Botswana’s Ruff Riddims aren’t messing. After dropping the amazing Kwassa house jam, Dumelang by Skeat, they’re already back with a banger of a new track. This time a new signing called Double Jay. I haven’t posted any Hip Hop for ages but this warrants a post as it rocks effing hard. He’s from the village of Serowe and this was just laid down at The Ruff Riddims recording studio in Palapye, produced by Red Pepper.
Get this heater Now!
Ghetto bassquake loves kuduro in case you haven’t noticed. A good day! Earlier this year Akwaaba Records flew from their base in the US to Angola with a mission to compile a kuduro record. Not an easy feat. The result is out now to buy at itunes with revenue going direct to the artists. As they say.. “The sound is grimy and raw, just as you’d hear it in Luanda. Akwaaba Sem Transporte, Akwaaba without transportation”.
Download the whole album @320 on itunes by entering Akwaaba sem Transporte.
Here is a banger off the album
Killamu – Tiramakossa (remix) (mediafire)
Check out the facebook page .
They shot this cool video of kids dancing kuduro style in the streets of Sambizanga. The guy in the pink and blue T-shirt is Na Grelha from the fierce Os Lambas
In the early 2000′s I lived in Madrid, and during that time I made many trips to the local giant music chain, becoming very familiar with the Ibiza style club compilations that remix every popular song of the year in strange uniform sounding euro club tunes. This month, I’ve gotten a taste for what tunes will be featured on many of those giant mix compilations at the end of the summer.
This weekend I attended the RAW rhythm festival in Amsterdam and was introduced to DJ Chuckie who was explained to me as one of the main Bubbling dudes. I was excited to see a proper Bubbling set by a local hero, and was even more excited when I saw the billing as Chuckie vs. Lil’ Jon. Not quite believing that Lil’ Jon from the U.S. would be hopping on a bubbling set, all the way in Amsterdam, I kind of expected Lil Jon from Buraka Som Sistema and Chuckie doing a Bubbling vs. Kuduro set. My anticipation increased for a tropical themed set when a 12 piece band from Suriname surrounded the turntables in the center of the stage, and started doing Caribbean style Carnaval tunes. Alas, my tropical dreams were somewhat dashed when it was revelead that they were just the warm up group. Chuckie came on playing some of those mainstream style club tunes and to my surprise, Lil Jon’, the dreadlocked American hip hop superstar lept out on stage with a reverberating YEAH! Lil’ Jon always surprises with his music awareness. The set ended up being barely Bubbling, although he did through a few breaks that made me twist my head, and the Lil’ Jon super crunk definitely carried the room. My homie Fred (the Burgermeister of Amsterdam) complained that Chuckie used to be more Bubbling, but now has gone commercial, and that’s where thoughts of the Club Anthem came back to me. After experiencing a European electronic music festival, I really understand the need for such large production for these mainstream club tunes. One DJ in front of 2000 to 40,000 people means that you must have songs that could carry that crowd. Sorry but I don’t think Mr. Hit Dat Hoe is going to do that.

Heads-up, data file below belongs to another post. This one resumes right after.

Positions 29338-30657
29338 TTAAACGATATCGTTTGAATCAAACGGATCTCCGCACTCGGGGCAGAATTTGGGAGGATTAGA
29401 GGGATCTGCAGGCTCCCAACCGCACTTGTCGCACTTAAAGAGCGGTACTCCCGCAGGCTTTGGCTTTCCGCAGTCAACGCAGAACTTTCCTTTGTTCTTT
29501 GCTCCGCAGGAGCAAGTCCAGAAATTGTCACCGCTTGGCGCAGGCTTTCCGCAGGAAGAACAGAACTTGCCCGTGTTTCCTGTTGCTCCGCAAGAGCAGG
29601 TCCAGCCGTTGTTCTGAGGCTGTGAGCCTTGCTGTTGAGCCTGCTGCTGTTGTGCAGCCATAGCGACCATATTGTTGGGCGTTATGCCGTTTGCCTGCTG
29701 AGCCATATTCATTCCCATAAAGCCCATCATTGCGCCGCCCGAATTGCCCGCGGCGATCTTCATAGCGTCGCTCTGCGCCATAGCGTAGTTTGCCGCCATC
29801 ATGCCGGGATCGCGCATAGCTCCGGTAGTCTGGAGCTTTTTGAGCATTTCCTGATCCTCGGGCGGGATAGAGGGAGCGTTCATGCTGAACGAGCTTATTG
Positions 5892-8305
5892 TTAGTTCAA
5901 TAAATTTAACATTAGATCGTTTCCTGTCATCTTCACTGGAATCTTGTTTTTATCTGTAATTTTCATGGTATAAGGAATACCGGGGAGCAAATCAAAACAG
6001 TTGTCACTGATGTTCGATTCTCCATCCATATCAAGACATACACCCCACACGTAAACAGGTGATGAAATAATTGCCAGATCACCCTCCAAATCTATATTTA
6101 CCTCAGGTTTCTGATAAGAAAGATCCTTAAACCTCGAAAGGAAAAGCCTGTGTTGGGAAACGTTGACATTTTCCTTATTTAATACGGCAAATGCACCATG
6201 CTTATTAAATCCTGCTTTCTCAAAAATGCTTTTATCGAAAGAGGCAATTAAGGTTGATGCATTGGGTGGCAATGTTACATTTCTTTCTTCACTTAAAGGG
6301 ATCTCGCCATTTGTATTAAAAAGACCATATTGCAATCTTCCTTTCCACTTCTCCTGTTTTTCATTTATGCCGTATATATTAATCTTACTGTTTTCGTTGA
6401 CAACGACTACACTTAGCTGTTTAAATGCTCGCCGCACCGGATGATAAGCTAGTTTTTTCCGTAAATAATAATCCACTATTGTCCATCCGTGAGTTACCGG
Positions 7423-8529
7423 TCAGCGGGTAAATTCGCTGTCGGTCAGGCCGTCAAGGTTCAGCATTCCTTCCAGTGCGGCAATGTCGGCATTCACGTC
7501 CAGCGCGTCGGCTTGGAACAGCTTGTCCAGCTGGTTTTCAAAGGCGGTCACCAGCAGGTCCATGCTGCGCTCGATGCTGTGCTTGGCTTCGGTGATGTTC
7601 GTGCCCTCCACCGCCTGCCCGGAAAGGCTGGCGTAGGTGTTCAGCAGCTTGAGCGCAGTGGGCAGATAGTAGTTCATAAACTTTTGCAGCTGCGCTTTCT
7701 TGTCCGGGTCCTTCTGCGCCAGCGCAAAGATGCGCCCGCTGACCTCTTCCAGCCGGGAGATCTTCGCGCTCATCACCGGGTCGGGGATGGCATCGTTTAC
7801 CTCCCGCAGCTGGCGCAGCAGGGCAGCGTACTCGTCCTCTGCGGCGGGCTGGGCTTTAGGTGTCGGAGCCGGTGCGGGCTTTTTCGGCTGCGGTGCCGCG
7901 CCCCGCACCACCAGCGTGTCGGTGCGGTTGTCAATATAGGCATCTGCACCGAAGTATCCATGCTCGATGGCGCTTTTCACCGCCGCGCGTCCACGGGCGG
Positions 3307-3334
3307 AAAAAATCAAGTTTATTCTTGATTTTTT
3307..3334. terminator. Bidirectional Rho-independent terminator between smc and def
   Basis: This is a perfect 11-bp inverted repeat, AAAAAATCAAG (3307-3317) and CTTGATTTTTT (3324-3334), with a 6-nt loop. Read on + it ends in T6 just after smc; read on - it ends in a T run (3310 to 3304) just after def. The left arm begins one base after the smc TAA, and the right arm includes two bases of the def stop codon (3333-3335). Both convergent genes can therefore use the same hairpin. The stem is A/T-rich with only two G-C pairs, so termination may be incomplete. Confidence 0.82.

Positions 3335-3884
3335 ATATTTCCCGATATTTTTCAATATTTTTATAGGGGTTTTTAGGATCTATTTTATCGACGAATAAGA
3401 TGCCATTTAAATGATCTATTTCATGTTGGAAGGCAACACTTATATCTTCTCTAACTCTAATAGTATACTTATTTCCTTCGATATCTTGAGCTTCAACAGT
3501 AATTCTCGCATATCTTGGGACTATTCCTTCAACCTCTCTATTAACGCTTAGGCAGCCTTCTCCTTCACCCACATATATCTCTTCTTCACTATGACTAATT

Many of the biggest tunes in the clubs in Europe this year will be by artists, who like Chuckie (half Surinamese), have roots in places far from Europe. Last year being surprised by tunes making it on the mix comps like Day N’ Nite by Crookers and Kid Cudi, and Tell Me by DJ Naughty, I again find myself intrigued by the source material from this years big euro club hits. Below I’m going to compare some original styles with their “mainstream” counterparts. There’s something interesting to be said for the level of fusion going on in the mainstream in Europe, where perhaps in the States the fusion is happening more in the underground. This has been evident for me since I first heard Bob Sinclair infused Magic System tracks, and Dancehall Hybrids, but it’s really interesting for me to see the level of integration across the Global Ghettotech diaspora.
First this is a DJ Chuckie remix track with my favorite mainstream Global Fusionist Akon. It’s a Dave Guetta original and it features Lil’ Jon. They played this on Saturday, and it is a good indication of the mainstream sound that I’m talking about:
Here is a DJ Chuckie “old school” track, that show more his Bubbling Roots.
Here is a massive Buraka Som Sistema track that really reminds me of the fusion of sounds going for that big stadium bomb type feeling.
Here is a more old school Buraka track that is more in the style of original Kuduro:
This one is apparently number 1 in France right now:
Here is some original Magic System:
Song I’ve most heard in Europe, with weird happy violence juxtaposition.
Get a feel for the original:
And finally a genre that I spotted over via DJ Rizzla at The Wasted Youth Sound System blog, Ragga House mashup collaboration between an Italian Soundsystem, Bob Sinclair, Shabba Ranx, and Mavado. If I didn’t hear it, I never woulda believe you.
I’ve been keeping kind of a tour log over at chiefboima.com, so soon I’ll do a full round up of my Europe experience. Tune into Diesel U Radio on Friday, from 3pm to 5pm London time, for more sound selections from my trip!